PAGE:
In response to the poster above, paying full price at Fordham is foolish; paying full price at Brooklyn is just plain suicidal.
« on: October 12, 2007, 10:08:07 PM »
It's a supply and demand thing. Indians are all a lot smarter than us Americans, and they're also willing to do crappy jobs for less. The economy finds a way to make sure they get the work and we don't. End of story.
I wouldn't be surprised at all if document review is a thing of the past in 3 years. And this will mean less need to bill out real associates to do doc review at high rates when the big firms can just bill out the Indian at $300/hour and pay the Indian $6. And this will mean less demand for biglaw associates, higher % cutoffs at TTTs, even FEWER jobs for TTTs. There are other safety valves TTTs have now too, like family law practice. Well just think about what would happen if all the disillusioned losers doing doc review were forced into even less lucrative family law practice. Legal services would be about as expensive as getting a haircut, folks.
This "profession" is going nowhere.
« on: October 12, 2007, 09:57:37 PM »
Two things about Ole Miss:
1) As far as local law schools go, it is excellent. Very well respected throughout the state and in-state tuition is cheap. Beautiful campus, hot women, lots of local prestige.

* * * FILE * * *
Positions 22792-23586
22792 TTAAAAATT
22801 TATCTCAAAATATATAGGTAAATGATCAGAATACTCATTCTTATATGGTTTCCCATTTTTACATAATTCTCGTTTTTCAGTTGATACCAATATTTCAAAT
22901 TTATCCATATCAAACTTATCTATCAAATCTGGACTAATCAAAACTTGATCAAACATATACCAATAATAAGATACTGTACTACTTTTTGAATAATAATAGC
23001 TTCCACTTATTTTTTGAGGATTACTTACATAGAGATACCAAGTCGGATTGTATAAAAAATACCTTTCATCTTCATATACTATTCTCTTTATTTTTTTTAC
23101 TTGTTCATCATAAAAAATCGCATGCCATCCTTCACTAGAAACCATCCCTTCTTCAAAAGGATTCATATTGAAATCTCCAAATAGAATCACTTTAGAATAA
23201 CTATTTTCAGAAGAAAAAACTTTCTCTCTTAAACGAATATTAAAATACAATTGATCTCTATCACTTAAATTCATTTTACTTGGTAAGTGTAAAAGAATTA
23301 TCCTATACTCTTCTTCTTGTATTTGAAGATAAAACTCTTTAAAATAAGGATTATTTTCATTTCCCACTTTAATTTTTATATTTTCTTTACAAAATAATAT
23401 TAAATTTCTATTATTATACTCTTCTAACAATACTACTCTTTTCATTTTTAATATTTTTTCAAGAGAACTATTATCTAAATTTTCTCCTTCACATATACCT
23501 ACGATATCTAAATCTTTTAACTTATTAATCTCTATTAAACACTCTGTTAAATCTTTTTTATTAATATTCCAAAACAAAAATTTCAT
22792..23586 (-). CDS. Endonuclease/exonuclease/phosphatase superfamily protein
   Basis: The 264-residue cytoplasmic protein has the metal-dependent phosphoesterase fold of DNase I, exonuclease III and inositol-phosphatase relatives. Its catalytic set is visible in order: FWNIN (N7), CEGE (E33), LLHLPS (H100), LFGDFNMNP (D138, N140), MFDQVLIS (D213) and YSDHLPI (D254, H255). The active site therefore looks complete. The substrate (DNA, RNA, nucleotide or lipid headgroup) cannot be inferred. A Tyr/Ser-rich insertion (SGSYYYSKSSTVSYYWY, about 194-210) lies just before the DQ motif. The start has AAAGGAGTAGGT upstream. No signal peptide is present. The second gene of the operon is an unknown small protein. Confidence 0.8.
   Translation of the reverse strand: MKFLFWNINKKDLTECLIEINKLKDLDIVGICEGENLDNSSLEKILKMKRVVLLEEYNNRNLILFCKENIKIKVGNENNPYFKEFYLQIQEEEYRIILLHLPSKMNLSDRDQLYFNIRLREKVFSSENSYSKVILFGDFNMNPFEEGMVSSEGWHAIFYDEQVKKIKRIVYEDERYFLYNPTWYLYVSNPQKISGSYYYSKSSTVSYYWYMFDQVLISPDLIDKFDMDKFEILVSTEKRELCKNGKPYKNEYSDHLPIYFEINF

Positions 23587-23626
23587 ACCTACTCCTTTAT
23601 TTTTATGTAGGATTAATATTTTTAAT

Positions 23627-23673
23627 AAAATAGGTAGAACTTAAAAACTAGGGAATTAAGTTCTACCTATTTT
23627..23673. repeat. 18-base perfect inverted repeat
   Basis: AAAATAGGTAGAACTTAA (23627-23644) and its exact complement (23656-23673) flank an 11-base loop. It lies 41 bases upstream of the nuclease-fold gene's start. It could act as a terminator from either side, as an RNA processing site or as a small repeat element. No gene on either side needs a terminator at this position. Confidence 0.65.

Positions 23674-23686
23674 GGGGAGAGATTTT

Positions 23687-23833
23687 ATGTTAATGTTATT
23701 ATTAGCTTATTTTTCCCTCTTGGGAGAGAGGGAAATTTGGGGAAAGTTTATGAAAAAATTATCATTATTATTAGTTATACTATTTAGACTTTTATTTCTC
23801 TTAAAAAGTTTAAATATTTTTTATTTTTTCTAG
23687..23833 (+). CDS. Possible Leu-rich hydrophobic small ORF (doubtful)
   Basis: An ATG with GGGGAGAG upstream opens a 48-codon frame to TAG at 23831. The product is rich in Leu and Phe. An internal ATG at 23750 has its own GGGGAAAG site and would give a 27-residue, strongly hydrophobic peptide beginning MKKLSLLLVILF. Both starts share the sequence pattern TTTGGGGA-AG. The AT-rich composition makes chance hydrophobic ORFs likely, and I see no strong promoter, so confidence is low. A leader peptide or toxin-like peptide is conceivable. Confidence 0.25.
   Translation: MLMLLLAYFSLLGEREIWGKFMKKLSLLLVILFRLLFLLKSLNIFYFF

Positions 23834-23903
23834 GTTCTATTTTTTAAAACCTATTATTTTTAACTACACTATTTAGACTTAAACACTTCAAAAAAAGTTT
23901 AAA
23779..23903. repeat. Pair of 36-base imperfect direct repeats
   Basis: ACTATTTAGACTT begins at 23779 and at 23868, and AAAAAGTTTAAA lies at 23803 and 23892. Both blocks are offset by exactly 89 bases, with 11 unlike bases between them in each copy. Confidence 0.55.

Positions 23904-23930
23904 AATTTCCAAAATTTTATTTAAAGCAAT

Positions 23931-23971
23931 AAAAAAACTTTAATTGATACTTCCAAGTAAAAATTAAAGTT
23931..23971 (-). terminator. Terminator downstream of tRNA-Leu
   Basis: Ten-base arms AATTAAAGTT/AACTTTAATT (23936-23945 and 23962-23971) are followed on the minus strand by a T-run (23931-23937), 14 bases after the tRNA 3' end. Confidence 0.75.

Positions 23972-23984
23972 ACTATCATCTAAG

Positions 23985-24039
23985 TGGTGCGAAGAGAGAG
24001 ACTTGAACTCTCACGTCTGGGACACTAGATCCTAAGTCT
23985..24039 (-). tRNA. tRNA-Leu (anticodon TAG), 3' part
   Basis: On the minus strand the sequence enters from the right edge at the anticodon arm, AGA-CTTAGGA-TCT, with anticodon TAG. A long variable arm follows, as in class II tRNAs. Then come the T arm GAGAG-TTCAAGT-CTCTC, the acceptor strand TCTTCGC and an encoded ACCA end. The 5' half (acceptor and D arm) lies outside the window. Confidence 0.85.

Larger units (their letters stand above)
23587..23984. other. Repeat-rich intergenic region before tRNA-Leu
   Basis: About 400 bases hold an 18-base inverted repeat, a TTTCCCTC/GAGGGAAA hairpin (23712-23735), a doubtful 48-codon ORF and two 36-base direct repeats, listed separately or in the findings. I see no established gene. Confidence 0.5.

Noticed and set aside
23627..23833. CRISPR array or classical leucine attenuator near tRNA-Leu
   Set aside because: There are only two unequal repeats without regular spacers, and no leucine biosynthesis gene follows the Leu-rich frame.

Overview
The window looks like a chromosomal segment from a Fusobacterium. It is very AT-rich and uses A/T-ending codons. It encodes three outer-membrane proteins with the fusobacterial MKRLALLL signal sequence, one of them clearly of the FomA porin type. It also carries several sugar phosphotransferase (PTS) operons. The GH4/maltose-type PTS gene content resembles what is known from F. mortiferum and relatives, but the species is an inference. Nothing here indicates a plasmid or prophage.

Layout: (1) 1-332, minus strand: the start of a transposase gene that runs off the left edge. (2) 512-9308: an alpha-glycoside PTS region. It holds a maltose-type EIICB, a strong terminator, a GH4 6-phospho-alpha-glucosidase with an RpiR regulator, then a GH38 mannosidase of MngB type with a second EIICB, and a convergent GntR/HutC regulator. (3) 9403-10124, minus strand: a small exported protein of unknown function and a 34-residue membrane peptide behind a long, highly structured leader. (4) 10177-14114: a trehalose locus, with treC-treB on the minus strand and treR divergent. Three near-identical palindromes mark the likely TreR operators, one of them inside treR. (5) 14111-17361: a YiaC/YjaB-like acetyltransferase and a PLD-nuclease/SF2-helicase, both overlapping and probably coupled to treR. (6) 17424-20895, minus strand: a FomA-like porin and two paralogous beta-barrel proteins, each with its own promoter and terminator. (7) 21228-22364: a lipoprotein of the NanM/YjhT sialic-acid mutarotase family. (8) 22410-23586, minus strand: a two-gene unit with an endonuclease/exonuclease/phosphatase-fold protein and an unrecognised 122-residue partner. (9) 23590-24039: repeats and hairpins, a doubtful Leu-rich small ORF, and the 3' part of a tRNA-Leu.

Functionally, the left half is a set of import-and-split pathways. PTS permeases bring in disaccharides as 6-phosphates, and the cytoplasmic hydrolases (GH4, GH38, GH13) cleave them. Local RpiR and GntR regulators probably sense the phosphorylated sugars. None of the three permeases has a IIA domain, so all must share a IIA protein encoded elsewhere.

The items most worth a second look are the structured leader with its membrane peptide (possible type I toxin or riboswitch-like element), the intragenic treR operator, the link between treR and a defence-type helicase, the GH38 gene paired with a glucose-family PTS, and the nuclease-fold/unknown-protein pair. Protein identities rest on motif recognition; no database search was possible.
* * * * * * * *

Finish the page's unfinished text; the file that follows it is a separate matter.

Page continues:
2) To take advantage of any of the above, you should be from Mississippi, or at the very least a white Southerner. It also helps to have been in a fraternity for the connections. Otherwise you'll stick out like a sore thumb and you won't get jobs in MS. I know this is harsh but it's the truth.
« on: October 12, 2007, 09:54:09 PM »
The best school for big firms in Portland is Michigan. For some reason a lot of Michigan students end up at the big Portland firms every year.
As far as run-of-the-mill law jobs, there really aren't many in Portland or really anywhere in the PNW. The market there is terrible. Your best bet is to go to the University of Washington, but even there only the top 30% or so make decent money when they graduate.
None of the Oregon schools are very good, and in-state tuition at the U of O is expensive. As far as reputation goes, it probably is something like L&C>>UofO>>>>>Willamette.
« on: October 12, 2007, 09:51:48 PM »
No. How "hard" a school is to get into depends on how badly it wants to have a higher ranking. Regardless of geography, a higher ranking is always in a school's best interest. Schools that move up in the ranking will be those that buy students with better numbers and refuse students with lower numbers, hence, "difficulty" of getting in.
Ranking has a much clearer correlation with "difficulty to get in" than any other factor.